Toward Two Grounded Theories of the Talent Development and Social Support Process of Highly Successful Collegiate Athletes
Taryn K. Morgan and Peter R. Giacobbi Jr.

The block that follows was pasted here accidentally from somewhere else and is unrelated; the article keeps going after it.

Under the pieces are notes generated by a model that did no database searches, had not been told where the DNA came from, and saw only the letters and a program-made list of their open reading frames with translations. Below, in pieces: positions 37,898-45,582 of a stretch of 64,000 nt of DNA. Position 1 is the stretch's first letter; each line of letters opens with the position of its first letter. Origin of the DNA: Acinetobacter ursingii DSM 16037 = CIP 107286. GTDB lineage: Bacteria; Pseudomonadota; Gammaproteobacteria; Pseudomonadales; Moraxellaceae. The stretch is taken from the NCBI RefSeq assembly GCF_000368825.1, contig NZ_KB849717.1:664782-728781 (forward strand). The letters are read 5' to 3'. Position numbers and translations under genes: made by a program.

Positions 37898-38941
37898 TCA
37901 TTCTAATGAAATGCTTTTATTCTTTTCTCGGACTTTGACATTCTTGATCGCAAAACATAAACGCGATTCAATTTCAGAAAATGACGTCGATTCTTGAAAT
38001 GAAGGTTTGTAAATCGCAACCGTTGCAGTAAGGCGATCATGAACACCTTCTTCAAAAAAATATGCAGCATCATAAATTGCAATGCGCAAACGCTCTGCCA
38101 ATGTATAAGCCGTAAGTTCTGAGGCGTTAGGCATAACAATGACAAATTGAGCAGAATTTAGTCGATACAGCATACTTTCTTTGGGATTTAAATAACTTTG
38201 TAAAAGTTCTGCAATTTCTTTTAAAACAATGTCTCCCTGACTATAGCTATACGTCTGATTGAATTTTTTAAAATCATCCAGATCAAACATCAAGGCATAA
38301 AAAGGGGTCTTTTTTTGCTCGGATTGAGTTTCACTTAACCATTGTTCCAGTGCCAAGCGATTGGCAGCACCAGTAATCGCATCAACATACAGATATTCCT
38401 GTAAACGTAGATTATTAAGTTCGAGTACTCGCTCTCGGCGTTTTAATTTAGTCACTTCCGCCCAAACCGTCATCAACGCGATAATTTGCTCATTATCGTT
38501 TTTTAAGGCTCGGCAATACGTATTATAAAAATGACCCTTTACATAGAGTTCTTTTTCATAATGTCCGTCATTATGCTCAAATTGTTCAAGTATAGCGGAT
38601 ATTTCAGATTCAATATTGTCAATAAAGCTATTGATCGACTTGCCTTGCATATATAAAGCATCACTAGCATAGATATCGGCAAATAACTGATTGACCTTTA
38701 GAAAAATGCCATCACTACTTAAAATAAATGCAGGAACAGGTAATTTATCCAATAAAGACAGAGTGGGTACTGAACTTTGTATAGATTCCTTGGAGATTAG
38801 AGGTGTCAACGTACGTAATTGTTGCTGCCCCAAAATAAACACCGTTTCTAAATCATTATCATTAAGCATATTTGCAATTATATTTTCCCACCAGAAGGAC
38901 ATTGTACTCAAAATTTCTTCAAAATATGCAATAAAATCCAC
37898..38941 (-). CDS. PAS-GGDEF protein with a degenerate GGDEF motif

The purpose of this study was to utilize multiple perspectives to describe the major influences and experiences during the development of highly talented collegiate athletes. Eight NCAA Division I collegiate athletes, 12 parents, and 6 coaches participated in this study. In-depth semi-structured interviews analyzed through grounded theory analytic procedures (Strauss & Corbin, 1998) were used. Overall, it was ascertained that a favorable interaction between perceived genetic dispositions, practice, situational factors, and mental characteristics facilitated and nurtured the participants’ talent development. The importance of social support for overcoming adversity was a salient theme and should be addressed by sport psychology consultants and coaches.